Here are today’s solar images taken from Al Sadeem Observatory, May 29, 2019.

The sky was mostly clear with little air turbulence which provided excellent seeing and transparency at the time these images were taken.

Solar activity remains at very low levels over the past 24 hours. No active sunspot regions currently exist on the Sun’s visible disk. The latest sunspot number (based on visual count and Wolf number calculation) is 0. H-alpha imagery revealed few plasma ejections, including a huge eruptive prominence at the north-northeastern limb (expected to rotate further towards Earth-view becoming a filament in the next days) and a tiny plage at the near-central portion of the Sun’s disk.

Space weather agencies* forecast solar activity to remain at very low levels with chances of weak X-ray fluxes or flares ranging up to B-class intensity. Close monitoring is being conducted by numerous space weather agencies for any significant development.

Equipment used are Skywatcher 120mm refractor telescope with Baader filter and unmodified Canon EOS 1D Mark IV DSLR camera for visible imagery and Lunt H-alpha solar telescope and ZWO120MM CMOS camera for H-alpha imagery, mounted on Skywatcher EQ6 Pro. Pre-processing of visible solar images was performed in PIPP, stacking in Autostakkert, slight wavelet adjustments in Registax 6 and post-processing in Adobe Photoshop CC.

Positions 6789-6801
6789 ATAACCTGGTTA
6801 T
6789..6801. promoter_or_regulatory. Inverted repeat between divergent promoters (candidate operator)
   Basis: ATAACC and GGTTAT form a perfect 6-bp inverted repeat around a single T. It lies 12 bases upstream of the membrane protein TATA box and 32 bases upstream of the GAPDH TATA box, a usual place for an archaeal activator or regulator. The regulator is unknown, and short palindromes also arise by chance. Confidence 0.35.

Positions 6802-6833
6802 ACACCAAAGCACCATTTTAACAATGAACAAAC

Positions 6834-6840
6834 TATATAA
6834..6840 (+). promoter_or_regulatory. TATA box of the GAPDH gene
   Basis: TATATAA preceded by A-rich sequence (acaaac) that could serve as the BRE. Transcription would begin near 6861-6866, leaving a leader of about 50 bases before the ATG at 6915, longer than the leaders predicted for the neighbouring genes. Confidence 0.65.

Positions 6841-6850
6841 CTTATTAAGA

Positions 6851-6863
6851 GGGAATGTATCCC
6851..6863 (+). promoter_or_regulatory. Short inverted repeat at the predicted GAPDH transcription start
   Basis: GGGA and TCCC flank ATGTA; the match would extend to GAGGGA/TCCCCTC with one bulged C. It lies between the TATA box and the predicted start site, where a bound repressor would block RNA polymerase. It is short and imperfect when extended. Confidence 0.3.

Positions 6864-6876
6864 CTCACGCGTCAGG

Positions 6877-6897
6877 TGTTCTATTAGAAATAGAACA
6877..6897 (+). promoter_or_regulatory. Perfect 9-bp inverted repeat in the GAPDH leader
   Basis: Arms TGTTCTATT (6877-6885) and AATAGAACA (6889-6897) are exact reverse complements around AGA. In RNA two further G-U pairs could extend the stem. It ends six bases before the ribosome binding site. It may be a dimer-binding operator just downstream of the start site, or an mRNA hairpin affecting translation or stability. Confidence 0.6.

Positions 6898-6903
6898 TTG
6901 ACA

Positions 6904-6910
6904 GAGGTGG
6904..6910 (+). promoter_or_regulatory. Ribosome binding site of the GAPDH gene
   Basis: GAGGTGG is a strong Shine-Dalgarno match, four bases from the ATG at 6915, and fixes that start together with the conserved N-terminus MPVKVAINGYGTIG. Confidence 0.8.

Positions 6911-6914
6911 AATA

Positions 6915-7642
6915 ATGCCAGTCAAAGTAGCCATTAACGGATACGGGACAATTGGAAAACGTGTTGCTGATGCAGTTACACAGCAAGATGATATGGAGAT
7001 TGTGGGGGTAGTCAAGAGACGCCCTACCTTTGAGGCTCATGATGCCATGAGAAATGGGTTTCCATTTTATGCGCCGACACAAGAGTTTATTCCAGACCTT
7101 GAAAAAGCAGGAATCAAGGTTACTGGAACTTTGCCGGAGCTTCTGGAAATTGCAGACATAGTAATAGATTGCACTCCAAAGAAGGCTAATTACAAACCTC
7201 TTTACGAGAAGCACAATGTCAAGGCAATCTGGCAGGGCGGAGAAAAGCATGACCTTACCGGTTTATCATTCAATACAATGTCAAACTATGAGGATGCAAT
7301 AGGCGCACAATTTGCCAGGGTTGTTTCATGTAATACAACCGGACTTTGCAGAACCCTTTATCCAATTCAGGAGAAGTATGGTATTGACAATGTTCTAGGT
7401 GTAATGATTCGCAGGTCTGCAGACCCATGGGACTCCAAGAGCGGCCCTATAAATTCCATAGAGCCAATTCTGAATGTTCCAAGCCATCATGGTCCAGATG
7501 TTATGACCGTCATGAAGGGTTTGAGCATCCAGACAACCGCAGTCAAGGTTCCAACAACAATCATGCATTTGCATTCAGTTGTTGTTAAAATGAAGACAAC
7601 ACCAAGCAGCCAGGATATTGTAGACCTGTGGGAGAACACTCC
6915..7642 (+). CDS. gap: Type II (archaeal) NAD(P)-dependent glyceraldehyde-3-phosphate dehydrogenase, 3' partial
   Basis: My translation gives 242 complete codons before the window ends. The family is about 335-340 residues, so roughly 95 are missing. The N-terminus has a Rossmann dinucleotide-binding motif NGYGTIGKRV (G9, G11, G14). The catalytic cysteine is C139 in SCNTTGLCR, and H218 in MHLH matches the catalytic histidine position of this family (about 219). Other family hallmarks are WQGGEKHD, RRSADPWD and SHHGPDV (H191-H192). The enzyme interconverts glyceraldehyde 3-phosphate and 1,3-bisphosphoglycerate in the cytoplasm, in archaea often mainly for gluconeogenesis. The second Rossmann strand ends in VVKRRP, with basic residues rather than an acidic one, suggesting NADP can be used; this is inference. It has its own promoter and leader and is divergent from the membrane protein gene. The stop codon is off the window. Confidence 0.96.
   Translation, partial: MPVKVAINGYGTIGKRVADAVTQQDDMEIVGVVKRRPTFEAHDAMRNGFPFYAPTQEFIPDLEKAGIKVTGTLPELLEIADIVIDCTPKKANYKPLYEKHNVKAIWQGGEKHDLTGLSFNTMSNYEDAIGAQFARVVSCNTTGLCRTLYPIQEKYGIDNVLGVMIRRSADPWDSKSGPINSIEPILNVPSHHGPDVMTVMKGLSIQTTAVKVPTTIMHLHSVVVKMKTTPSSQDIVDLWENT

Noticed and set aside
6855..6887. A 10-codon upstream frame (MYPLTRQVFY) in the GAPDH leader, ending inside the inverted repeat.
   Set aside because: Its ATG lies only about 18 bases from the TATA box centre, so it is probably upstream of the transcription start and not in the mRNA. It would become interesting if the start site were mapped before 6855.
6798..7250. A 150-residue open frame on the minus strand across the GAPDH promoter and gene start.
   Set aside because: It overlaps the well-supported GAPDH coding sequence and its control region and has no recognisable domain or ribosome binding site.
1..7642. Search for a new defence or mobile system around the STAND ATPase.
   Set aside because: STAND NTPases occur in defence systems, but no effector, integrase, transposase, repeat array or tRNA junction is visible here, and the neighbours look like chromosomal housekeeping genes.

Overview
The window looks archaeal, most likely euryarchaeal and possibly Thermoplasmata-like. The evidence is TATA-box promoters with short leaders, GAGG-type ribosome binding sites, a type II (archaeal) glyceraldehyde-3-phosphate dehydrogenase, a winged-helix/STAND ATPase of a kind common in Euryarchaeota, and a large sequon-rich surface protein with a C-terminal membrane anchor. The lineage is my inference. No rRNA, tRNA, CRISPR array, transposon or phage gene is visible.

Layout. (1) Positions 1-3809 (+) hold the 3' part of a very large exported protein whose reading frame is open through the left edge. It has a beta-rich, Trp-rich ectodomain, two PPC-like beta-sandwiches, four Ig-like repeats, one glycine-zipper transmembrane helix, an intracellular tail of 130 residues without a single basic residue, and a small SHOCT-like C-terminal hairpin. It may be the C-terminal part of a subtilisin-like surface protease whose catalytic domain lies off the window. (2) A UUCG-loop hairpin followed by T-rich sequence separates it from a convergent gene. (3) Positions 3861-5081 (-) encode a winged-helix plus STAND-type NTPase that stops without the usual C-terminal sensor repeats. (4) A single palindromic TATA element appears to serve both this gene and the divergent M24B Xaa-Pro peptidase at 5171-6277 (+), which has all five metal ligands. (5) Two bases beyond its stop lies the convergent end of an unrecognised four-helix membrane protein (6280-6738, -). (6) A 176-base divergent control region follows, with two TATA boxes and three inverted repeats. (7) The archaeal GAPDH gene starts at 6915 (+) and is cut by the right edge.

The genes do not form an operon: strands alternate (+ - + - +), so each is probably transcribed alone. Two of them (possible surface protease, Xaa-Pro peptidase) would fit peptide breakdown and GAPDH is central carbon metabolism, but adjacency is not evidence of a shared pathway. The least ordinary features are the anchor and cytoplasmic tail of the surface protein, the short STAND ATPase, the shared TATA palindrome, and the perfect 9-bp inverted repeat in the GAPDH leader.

*Technical reports courtesy of Solar Influence Data Center (SIDC), NOAA-Space Weather Prediction Center (NOAA-SWPC)

Weather Data (6:55 AM – 7:15 PM, May 29, 2019):

Average Temperature: 31.25°C

Average Humidity: 27%

Average Wind Speed and Direction: 2.4 kph from N

Average Cloud Cover: 5%

Average Air Pressure: 995.85 hpa

Average Solar Radiation: 237.905 W/m^2

Average UV Radiation: 319.5 µW/m^2 (low)